Genetic diversity of HIV-1 Based on GAG region among antenatal clinic attendees in North- Rift valley, Kenya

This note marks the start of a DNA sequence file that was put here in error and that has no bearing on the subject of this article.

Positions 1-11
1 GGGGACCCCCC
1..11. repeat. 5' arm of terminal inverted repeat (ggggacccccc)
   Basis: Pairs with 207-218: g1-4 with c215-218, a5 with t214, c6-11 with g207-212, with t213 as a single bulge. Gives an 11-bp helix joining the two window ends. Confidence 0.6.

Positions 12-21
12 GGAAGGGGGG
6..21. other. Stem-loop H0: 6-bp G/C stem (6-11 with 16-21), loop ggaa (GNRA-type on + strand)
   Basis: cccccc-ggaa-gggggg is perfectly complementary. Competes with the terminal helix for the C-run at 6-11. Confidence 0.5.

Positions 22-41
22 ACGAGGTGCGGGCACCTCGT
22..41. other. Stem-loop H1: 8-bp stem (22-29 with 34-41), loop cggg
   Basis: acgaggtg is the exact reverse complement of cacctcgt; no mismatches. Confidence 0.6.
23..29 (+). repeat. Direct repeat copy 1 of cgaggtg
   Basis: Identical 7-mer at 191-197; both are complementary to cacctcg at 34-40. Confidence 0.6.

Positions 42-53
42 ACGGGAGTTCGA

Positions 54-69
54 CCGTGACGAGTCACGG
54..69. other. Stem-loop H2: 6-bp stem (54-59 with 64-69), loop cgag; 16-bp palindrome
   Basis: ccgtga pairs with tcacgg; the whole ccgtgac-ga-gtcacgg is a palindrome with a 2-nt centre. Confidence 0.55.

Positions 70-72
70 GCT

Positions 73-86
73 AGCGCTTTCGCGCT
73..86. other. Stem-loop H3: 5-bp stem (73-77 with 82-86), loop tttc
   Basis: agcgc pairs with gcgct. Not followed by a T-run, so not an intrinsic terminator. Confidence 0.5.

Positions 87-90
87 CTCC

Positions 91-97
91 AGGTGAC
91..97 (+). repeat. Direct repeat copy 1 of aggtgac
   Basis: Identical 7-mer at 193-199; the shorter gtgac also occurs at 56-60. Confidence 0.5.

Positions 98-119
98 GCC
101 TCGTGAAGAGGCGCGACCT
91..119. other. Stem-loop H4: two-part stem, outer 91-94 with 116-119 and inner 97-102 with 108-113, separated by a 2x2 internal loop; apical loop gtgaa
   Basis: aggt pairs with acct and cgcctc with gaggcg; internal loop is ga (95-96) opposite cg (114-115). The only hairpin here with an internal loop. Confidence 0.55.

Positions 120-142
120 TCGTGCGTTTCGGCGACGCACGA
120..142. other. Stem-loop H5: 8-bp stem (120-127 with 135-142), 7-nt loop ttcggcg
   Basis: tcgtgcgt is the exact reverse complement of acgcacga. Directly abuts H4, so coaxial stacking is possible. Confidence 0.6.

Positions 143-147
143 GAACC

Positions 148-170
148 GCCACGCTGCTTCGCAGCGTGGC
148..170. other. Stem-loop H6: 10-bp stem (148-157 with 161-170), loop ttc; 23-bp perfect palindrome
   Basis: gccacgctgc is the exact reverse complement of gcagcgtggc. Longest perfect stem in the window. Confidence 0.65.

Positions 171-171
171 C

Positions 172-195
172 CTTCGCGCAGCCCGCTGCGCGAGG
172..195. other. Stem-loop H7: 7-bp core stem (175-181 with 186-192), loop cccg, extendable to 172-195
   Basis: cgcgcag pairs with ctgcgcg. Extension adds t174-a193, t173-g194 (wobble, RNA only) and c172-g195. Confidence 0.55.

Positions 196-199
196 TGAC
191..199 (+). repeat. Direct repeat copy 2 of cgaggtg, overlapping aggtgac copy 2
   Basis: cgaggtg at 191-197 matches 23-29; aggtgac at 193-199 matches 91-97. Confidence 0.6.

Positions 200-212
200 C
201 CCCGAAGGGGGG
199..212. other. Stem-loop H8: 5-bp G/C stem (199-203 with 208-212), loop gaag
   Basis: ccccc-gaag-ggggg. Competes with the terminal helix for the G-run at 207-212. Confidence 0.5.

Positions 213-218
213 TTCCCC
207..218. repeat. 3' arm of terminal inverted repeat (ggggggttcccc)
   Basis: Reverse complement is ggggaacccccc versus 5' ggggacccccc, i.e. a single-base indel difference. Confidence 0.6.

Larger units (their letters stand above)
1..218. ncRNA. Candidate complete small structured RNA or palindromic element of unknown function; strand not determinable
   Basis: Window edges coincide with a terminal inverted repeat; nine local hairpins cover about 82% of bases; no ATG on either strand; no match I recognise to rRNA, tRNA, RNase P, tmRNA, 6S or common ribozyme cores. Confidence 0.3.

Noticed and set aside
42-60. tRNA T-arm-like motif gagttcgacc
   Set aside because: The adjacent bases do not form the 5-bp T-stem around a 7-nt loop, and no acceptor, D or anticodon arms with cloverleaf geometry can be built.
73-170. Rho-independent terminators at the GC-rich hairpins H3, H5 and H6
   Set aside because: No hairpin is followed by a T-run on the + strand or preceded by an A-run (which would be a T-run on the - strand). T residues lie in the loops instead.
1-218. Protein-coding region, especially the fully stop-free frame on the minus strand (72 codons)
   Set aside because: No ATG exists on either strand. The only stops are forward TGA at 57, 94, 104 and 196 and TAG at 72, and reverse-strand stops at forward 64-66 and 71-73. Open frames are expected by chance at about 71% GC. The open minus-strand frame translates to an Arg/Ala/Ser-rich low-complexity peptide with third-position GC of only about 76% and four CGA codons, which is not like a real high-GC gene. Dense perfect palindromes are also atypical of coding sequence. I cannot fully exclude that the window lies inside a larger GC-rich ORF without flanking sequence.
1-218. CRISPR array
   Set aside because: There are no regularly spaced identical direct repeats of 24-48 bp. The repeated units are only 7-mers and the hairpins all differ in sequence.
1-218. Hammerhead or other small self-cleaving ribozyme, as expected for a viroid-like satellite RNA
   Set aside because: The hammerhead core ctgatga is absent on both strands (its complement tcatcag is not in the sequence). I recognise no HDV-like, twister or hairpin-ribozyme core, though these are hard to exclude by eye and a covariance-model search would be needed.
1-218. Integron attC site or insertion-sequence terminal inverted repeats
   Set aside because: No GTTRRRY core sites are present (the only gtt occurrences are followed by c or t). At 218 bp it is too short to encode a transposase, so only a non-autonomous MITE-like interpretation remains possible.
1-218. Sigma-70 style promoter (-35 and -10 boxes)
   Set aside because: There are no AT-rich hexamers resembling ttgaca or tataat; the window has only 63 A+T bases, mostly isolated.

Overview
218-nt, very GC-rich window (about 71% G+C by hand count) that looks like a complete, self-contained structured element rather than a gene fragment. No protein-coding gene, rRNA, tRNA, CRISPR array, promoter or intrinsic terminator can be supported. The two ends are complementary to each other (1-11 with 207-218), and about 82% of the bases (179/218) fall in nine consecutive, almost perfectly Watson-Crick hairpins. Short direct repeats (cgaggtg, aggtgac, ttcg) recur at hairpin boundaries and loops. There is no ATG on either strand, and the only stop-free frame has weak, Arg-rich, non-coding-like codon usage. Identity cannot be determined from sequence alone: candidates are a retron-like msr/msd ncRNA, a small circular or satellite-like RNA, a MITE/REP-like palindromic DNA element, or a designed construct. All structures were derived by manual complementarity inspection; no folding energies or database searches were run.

HIV and AIDS remain a major health burden worldwide. Majority of HIV and AIDS impact is borne by women. Among these women, expectant mothers who become infected by HIV and AIDS will transmit the infection to their infants. This can occur during pregnancy, labour and delivery, or breastfeeding. In order to deter HIV-1 virus spread to the unborn infants intervention strategies namely Antirctroviral (ARV) drugs and vaccines must be used. However, ARVs develop resistance due to evolution of new strains of HIV virus which are drug resistant. This suggests that new intervention strategies have to be developed to deter the spread to unborn infants. One of the options is to characterize the HIV virus in order to know the virus strains circulating among the infected population. The unique characteristics in the virus can be targeted in development of new ARVs, diagnostic techniques and vaccines. The aim of this study was to determine HIV-1 gag gene subtypes circulating among antenatal clinic clients in North-Rift Valley, Kenya. A total of 129 patients were sampled and used in this study. Peripheral blood mononuclear cells (PBMCs) were separated from whole blood. Proviral DNA was isolated from PBMCs. Nested polymerase chain reaction (PCR) was carried out to amplify the viral DNA. Presequencing polymerase chain reaction (PCR) was carried out using nested gag primers. Sequencing was carried out and an automated DNA sequencer (ABI Prism 310) using Rhodamine Terminator cycle sequencing ready reaction kit. After sequencing, the generated sequences were analyzed by comparing them with available sequences at the Los Alamos HIV database using the basic Local Alignment Search Tool (BLAST) and then aligned using CLUSTAL W software. Phylogenetic trees were then constructed using the neighbor joining method. Evolutionary tree were used to monitor the extent of HIV-1 subtype variations in infected populations. On phylogenetic analysis of the 117 sequences based on partial gag gene. 81, 70%) sequences clustered with subtype Al, 13 (I1%) with subtype D, 8 (7%) with subtype C, 5 (4%)with subtype AID, 4 (3%) with subtype AIC, 3 (3%) with subtype A2, 1 (1%) with subtype A2C, and 1 (1%) with subtype G. These results suggest that HIV-1 epidemic may be evolving towards more complex subtypes through recombination due to viral mixing. Subtype surveillance of the circulating HIV-1 subtypes is therefore important in designing AIDS vaccines and determining which antigens need to be included in diagnostic testing kits for HIV-1. The HIV-1 antigens in the new strains of HIV-1 virus revealed in this study should be included in the design and development of future anti-HIV-1 vaccine, antiretroviral drugs and diagnostic techniques.